Long story short: a parking space has underwent some modifications and I wonder if these are legal or illegal. I have reasons for thinking that they are illegal.
Floor has been raised almost a meter
There’s a new fence, and a board all over it
There are parking slots on one of the sides, beside one of the streets where it’s located, and before there was empty space there
All these things make extremely difficult to see if there’s anybody approaching the crossroad from by the other street.
I have found this directory of governmental offices, I was hoping to find something like “civil development” or “city development”, but…
Department of Land Administration, Taipei City Government
Department of Urban Development, Taipei City Government ?
I guess that the office I’m looking for is the second one, but I hope that somebody here can confirm or give some insights. Thanks.
Department of Transportation? really? I guess that it’s not up to them to decide whether a building, construction, or road whatever is legal or not.
But your suggestion raises an interesting question. Is this parking space public or private? uhmmmm… is there any way to find out?
I think it is up to them to ensure traffic safety, and if this construction is impacting on that, I believe they would be concerned.
The other office monitors the safety and legality of construction in general.
Well, I guess I see what you mean. I will inquire in both offices. Or I will ask somebody with Chinese to do so… ehem…
You should call 1999 to talk to an operator if you’re physically in Taipei City. They are the one-stop service for most municipal governments services in Taiwan and can help you route your case to appropriate departments.
Would imagine the local Li Zhang is the person to contact although they’re usually the person that makes the illegal modifications…
Thanks, may be I will use that phone (not me really, but somebody with Chinese, here in Taipei, and patient enough…)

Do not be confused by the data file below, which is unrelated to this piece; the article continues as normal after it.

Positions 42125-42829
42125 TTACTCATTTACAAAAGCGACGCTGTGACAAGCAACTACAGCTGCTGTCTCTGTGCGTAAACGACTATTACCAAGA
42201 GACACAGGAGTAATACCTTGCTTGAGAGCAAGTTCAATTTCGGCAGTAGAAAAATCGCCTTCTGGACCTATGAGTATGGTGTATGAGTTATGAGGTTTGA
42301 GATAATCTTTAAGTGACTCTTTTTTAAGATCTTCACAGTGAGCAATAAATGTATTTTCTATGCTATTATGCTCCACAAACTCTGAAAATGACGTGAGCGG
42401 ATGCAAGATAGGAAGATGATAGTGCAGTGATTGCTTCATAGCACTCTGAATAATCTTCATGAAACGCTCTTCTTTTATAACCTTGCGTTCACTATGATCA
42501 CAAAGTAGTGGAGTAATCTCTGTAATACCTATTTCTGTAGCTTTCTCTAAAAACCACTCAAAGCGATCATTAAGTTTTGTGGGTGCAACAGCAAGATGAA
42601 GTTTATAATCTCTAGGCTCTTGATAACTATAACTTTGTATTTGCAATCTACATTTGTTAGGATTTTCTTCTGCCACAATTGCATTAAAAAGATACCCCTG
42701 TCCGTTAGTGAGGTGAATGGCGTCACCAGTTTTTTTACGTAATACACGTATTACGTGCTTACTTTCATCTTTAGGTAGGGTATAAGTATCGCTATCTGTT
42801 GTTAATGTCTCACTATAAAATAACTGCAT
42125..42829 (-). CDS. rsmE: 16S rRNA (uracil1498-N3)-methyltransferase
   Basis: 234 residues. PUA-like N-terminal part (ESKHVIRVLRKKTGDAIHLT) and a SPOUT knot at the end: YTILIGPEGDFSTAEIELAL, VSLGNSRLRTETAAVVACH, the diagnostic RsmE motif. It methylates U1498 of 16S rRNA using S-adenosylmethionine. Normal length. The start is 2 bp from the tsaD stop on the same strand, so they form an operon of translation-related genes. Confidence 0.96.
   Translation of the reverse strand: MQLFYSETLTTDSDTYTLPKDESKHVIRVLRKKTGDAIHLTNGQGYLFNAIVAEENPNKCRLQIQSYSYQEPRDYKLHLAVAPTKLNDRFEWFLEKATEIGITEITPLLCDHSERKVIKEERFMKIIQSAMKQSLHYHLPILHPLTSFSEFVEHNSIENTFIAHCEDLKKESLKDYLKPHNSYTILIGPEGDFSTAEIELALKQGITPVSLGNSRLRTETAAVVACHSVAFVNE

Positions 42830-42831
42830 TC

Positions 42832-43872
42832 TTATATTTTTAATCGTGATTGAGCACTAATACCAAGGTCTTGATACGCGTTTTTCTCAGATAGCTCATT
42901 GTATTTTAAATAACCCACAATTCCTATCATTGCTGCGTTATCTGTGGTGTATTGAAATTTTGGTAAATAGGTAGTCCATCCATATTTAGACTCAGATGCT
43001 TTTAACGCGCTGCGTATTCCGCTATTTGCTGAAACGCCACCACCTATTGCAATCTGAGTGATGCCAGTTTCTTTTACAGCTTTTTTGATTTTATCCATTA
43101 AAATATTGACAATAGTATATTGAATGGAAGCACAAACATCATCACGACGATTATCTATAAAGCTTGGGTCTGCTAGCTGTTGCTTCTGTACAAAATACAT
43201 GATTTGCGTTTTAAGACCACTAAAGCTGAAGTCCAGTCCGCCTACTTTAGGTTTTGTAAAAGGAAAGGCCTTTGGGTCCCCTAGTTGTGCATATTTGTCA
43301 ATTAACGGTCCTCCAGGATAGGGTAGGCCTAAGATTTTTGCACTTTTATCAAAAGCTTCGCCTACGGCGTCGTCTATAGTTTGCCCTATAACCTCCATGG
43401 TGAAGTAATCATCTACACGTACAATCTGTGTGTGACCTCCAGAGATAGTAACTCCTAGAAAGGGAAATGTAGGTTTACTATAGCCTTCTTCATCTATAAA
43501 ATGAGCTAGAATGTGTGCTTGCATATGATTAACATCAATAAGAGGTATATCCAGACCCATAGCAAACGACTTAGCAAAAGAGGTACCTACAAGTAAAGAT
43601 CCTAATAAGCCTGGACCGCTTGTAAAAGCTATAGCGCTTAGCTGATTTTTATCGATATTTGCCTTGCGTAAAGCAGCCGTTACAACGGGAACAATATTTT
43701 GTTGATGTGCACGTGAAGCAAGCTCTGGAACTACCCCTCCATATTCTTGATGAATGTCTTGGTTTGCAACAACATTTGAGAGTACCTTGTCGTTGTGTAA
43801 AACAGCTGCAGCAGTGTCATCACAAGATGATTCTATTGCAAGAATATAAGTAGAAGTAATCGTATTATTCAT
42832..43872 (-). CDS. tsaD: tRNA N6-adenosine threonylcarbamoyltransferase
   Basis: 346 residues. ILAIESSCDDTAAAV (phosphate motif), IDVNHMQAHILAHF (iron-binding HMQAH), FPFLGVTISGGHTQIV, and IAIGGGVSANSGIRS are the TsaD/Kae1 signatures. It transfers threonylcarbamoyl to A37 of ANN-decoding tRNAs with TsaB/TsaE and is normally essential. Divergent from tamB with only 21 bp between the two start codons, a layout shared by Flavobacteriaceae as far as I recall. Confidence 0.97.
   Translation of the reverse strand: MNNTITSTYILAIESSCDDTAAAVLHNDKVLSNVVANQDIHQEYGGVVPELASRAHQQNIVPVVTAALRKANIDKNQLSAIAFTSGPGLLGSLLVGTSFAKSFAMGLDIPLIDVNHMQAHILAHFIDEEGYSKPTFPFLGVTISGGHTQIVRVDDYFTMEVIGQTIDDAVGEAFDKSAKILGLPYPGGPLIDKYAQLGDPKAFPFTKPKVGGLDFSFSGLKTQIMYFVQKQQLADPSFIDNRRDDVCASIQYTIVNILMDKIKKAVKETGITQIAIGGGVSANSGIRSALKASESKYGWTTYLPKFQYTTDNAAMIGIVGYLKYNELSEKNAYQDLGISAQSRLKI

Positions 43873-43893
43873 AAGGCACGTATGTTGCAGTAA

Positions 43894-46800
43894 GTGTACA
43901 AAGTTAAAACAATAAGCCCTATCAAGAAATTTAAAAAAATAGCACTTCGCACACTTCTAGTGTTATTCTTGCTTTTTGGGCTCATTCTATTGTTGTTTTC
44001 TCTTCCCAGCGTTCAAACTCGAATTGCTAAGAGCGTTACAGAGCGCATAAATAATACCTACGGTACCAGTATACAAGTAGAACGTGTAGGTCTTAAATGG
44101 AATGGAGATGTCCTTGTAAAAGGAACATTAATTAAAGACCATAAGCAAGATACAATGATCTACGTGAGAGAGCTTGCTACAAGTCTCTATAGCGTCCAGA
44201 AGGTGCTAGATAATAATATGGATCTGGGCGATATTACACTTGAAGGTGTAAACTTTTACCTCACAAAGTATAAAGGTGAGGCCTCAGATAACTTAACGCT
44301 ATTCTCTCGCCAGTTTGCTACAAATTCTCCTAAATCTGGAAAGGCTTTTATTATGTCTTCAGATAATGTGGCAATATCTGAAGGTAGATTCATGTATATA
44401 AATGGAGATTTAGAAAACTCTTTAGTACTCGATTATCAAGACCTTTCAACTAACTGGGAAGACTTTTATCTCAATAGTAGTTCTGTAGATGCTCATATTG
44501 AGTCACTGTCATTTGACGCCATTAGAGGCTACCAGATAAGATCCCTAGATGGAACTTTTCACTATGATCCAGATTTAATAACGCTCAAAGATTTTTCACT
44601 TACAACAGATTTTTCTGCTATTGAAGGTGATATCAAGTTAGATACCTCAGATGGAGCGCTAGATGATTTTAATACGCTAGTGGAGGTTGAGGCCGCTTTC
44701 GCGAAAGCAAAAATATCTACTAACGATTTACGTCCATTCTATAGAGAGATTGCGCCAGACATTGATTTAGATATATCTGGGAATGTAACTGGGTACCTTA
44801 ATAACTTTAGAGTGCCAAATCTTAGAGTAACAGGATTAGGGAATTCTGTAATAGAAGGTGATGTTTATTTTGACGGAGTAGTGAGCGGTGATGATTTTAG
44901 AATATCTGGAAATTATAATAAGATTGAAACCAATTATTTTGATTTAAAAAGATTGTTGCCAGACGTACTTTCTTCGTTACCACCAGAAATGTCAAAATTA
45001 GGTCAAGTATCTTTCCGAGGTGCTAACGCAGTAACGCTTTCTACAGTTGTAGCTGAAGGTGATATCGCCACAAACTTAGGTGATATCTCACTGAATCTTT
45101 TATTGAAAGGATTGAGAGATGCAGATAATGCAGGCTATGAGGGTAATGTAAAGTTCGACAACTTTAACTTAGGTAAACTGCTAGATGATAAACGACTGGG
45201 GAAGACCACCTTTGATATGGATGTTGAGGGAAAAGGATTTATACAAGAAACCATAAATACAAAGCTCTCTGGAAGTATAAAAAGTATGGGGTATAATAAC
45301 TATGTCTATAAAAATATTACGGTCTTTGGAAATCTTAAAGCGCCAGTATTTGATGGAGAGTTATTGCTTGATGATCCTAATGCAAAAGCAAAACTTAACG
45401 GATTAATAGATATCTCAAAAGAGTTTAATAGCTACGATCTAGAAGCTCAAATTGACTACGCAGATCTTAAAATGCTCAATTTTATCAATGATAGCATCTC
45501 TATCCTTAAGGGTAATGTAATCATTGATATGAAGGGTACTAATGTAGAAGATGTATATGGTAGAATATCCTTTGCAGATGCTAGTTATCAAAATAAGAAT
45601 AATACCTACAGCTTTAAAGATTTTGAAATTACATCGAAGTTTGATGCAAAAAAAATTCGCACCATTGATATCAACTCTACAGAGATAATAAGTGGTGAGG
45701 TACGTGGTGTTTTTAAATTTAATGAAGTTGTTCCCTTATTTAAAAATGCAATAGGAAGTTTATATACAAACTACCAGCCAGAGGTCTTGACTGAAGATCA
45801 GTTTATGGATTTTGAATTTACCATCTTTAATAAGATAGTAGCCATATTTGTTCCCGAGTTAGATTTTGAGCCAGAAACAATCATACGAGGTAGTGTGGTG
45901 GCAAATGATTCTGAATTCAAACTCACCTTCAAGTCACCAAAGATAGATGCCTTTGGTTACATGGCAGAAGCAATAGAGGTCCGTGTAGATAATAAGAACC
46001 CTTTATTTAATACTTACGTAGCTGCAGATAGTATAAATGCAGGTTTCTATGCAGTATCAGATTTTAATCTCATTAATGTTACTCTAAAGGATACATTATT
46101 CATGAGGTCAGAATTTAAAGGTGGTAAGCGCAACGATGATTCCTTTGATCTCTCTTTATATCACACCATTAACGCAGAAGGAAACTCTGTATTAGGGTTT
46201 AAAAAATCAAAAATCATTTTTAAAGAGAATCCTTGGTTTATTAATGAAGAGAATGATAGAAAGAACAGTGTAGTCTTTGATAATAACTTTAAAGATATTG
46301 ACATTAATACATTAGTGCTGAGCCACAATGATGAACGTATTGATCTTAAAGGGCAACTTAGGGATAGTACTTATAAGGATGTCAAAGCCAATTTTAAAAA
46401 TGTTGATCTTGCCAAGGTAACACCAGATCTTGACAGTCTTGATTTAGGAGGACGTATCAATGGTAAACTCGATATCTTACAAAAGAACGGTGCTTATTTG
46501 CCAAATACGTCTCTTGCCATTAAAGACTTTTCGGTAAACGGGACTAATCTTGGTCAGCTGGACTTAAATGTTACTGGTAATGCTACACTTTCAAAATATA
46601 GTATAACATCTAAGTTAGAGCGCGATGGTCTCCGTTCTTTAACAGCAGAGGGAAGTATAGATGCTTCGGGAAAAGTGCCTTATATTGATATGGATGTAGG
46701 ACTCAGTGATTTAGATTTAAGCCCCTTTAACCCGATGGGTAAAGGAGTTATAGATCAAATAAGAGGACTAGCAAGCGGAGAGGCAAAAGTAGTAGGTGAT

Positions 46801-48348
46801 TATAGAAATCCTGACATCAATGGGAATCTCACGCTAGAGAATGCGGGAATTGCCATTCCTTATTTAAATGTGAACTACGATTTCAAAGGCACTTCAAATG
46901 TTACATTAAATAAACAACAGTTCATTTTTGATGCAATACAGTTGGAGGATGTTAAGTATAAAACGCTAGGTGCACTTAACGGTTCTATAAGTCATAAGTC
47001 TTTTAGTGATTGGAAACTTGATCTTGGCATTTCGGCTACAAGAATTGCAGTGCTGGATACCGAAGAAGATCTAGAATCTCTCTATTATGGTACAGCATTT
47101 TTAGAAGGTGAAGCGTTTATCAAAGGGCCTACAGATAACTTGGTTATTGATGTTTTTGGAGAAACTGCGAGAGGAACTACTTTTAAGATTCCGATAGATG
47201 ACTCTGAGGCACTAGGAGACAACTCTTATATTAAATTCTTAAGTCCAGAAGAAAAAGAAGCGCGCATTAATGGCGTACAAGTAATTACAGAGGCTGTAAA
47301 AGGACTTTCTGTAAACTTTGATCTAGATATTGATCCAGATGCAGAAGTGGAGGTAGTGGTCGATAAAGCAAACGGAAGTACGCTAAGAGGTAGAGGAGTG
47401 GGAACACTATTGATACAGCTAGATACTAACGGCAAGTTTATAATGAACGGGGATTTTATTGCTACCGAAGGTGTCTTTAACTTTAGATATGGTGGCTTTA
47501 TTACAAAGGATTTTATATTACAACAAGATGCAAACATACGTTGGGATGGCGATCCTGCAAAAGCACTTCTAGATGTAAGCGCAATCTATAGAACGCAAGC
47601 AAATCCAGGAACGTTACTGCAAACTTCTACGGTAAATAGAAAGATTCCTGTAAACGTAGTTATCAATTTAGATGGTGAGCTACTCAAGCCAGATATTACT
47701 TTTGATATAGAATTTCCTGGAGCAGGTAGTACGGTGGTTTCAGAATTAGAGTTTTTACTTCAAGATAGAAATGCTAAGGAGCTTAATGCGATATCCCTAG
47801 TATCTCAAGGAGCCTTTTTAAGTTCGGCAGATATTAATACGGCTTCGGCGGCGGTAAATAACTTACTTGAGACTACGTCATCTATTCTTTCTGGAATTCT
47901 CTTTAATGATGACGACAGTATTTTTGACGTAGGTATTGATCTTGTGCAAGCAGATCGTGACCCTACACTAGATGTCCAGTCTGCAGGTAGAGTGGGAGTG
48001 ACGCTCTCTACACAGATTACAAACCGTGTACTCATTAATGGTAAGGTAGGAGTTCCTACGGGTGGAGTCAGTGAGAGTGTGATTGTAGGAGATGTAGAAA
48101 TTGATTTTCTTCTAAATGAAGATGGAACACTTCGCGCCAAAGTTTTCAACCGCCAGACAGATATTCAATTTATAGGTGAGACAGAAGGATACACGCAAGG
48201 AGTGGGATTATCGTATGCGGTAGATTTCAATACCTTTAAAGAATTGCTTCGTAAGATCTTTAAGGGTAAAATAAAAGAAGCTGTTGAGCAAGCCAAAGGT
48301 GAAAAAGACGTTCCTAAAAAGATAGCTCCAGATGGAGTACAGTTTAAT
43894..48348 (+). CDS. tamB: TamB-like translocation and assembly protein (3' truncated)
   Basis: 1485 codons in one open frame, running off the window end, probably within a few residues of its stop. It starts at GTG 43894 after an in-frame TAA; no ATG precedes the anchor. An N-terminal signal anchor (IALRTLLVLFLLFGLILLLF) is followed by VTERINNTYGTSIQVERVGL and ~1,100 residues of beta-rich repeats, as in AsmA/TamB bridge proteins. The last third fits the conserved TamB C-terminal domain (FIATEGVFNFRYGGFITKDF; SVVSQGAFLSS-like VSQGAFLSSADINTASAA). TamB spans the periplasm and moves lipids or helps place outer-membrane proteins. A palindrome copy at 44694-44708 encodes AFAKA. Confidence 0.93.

April 24, 2017, 7:46am
Jefe de barrio, electo por voluntad popular. Cada ciertas cuadras hacen un li. Es más pequeño que un municipio o distrito.
Es la persona a cargo de velar por el orden y aseo del barrio, repartir las ayudas a las personas minusválidas o ancianos que viven solos, o el dinero que el gobierno da a la gente mayor de 65 años en fechas especiales. En general, hacen de referee en caso de pleitos entre vecinos.
Una muchacha de República Dominicana que se naturalizó ROC fue lizhang en Daan hace unos años.
April 24, 2017, 4:32pm
That’s the kind of interesting information those of us from outside the Hispanosphere also enjoy learning.
[quote=“mad_masala, post:12, topic:159722”][quote=“Icon, post:11, topic:159722”]
Es la persona a cargo de velar por el orden y aseo del barrio
We don’t have that in Xinzhuang.
I think most places in Taiwan have 里 (lis). I think you can find the 里長 (Lǐzhǎng) for individual 里 (lis) in Xinzhuang here, by clicking individual lis on the map:
Here’s another map of Xinzhuang that contains li names and boundaries:
You can also find individual lis on Google Maps. For example, I found 新北市 新莊區 雙鳳里 just by pasting the characters in the URL box in Chrome, hitting Enter, and clicking the top result:
Caveat: I’m not sure the above can be done with every district and li in Taiwan.